Without gaming pitching in, the Democratic plan could fall tens of millions of dollars short of balancing the budget.
As lawmakers ground away, Gibbons added some drama to the day by making a surprise visit to the Legislature. He met for an hour with the Republican leadership, including 20 minutes with Raggio, with whom he has been feuding.
"I won't accept any tax increase unless it is agreed upon by just about everybody," the Republican governor said, repeating his pledge not to OK taxes or fees unless industries such as gaming and mining agree.
Meantime, the minority Republicans in the Assembly introduced their own budget-balancing plan, which resembled Gibbons' proposals in large part and received his tentative support.
"While there are still matters to be worked out, there is far more the governor finds acceptable," Gibbons spokesman Dan Burns said.
Raggio, who is key to achieving any veto-proof budget deal in the Senate, said his GOP caucus hadn't reviewed the Assembly plan.
The longest-serving senator has approved past tax increases that Gibbons vetoed, and Raggio has said he would accept more revenue from the mining and casino industries if they sign on to the plan.
"I sense a real desire to work together the rest of this session," Raggio said of Republicans and Democrats, though he said a deal isn't done yet. "Obviously we don't have an accord here among ourselves."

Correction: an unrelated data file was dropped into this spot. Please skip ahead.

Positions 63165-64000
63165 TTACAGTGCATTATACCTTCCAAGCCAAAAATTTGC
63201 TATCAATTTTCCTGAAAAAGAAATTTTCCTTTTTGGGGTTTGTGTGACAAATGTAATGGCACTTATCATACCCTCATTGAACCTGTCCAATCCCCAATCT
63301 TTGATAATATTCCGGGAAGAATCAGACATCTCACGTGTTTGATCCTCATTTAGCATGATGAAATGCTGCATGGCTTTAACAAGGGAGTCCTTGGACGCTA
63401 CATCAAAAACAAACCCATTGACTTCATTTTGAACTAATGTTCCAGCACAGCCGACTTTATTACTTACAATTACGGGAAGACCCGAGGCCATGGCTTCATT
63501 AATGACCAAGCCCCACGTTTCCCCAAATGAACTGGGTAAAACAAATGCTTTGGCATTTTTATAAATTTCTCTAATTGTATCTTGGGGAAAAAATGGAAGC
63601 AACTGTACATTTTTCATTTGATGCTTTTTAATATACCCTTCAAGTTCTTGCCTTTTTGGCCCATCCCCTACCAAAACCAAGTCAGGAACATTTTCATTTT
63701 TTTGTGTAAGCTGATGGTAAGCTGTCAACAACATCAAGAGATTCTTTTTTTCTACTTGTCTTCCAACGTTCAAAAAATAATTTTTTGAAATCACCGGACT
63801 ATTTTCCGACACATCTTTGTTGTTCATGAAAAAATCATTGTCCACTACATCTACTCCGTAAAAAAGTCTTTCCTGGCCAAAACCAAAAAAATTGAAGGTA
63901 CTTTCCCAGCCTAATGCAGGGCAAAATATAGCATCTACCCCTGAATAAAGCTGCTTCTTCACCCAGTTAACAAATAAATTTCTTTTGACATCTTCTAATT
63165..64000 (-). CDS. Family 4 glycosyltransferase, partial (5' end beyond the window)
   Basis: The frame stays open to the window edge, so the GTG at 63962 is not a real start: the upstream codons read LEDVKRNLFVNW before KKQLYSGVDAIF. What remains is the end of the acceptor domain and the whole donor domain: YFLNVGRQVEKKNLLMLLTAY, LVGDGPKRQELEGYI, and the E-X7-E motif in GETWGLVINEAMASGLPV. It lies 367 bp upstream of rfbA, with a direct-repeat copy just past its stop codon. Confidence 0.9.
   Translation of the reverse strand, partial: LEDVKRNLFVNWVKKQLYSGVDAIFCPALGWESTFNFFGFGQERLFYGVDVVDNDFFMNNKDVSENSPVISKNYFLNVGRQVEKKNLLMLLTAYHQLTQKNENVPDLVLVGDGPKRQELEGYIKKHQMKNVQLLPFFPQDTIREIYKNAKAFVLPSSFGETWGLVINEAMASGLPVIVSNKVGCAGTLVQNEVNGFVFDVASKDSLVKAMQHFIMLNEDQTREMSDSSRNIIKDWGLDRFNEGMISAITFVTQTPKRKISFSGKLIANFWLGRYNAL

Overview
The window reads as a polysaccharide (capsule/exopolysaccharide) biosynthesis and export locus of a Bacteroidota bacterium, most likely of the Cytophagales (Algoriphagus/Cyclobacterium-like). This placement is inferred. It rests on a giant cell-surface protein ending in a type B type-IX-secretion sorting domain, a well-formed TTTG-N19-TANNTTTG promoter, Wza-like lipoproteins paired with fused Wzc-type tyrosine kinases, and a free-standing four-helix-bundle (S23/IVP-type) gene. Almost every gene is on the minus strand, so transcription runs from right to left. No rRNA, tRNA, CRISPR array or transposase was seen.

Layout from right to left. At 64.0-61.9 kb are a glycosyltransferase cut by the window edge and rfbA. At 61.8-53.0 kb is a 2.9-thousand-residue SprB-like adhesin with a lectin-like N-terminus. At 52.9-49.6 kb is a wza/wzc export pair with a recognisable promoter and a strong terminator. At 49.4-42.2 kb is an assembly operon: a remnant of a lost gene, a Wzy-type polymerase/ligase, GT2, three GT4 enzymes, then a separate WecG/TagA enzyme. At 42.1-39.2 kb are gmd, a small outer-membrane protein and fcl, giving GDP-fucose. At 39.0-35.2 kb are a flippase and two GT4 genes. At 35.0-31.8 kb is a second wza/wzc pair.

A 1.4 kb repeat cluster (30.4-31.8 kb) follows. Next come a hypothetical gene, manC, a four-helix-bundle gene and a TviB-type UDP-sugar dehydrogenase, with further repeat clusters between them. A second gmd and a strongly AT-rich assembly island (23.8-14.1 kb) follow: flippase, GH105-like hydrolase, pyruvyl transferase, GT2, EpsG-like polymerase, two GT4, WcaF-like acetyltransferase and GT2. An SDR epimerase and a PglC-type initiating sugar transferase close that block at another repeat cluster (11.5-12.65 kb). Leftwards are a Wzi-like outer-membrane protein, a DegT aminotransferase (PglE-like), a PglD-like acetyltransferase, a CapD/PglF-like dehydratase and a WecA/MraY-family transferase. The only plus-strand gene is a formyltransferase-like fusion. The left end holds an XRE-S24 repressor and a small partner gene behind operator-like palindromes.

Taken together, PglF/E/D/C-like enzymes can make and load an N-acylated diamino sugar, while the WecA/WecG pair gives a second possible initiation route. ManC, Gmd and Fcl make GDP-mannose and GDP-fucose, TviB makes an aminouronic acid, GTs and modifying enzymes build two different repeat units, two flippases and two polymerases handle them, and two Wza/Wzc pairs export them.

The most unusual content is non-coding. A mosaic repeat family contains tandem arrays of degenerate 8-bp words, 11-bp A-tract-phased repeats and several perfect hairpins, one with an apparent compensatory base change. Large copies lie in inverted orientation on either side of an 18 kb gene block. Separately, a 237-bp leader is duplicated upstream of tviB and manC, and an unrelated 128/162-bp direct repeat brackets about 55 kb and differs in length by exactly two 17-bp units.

At least two of the nine Republicans in the Senate and all 12 Democrats must go along with any revenue-raising plan for it to survive a Gibbons veto. It takes a two-thirds vote in both houses to overturn a veto.
The minority GOP Assembly plan rests in large part on raising $91 million by borrowing against the state's unclaimed property fund.
Republicans are relying on $62 million from mining that would come in the form of taxes the industry already pays.
For gaming, the Republicans are asking the Nevada Gaming Control Board to raise another $4.2 million by increasing the investigation fee for licensees from about $80 to $115 per hour.
The plan includes 7.5 percent cuts to higher education and K-12.
The Republicans' decision to release the plan upset Democrats on the floor of the Assembly who complained it contained numbers that weren't meant to be made public, such as the possible $25 million contribution from a Clark County School District building fund.
Republicans also want the Legislature to change state law to make collective bargaining with workers subject to open meeting law.
In the Senate, members began the day by agreeing to draw up a bill sought by Gibbons to put most state agencies on a four-day, 10-hour a day workweek starting in July. The proposal was estimated by the administration to save the state about $12 million.
By law, most state offices must be open from 8 a.m. to 5 p.m. Monday through Friday. The bill will make the workweek 7 a.m. to 6 p.m. unless agencies request and receive exemptions from the state Board of Examiners, headed by Gibbons.
On Friday, Buckley said the Assembly will take up the bills on state worker furloughs and adjustments to state government operating hours.
Review-Journal reporter James Haug contributed to this report. Contact reporter Laura Myers at firstname.lastname@example.org or 702-387-2919. Contact Capital Bureau Chief Ed Vogel at email@example.com or 775-687-3901. Contact reporter Benjamin Spillman at firstname.lastname@example.org or 702-477-3861.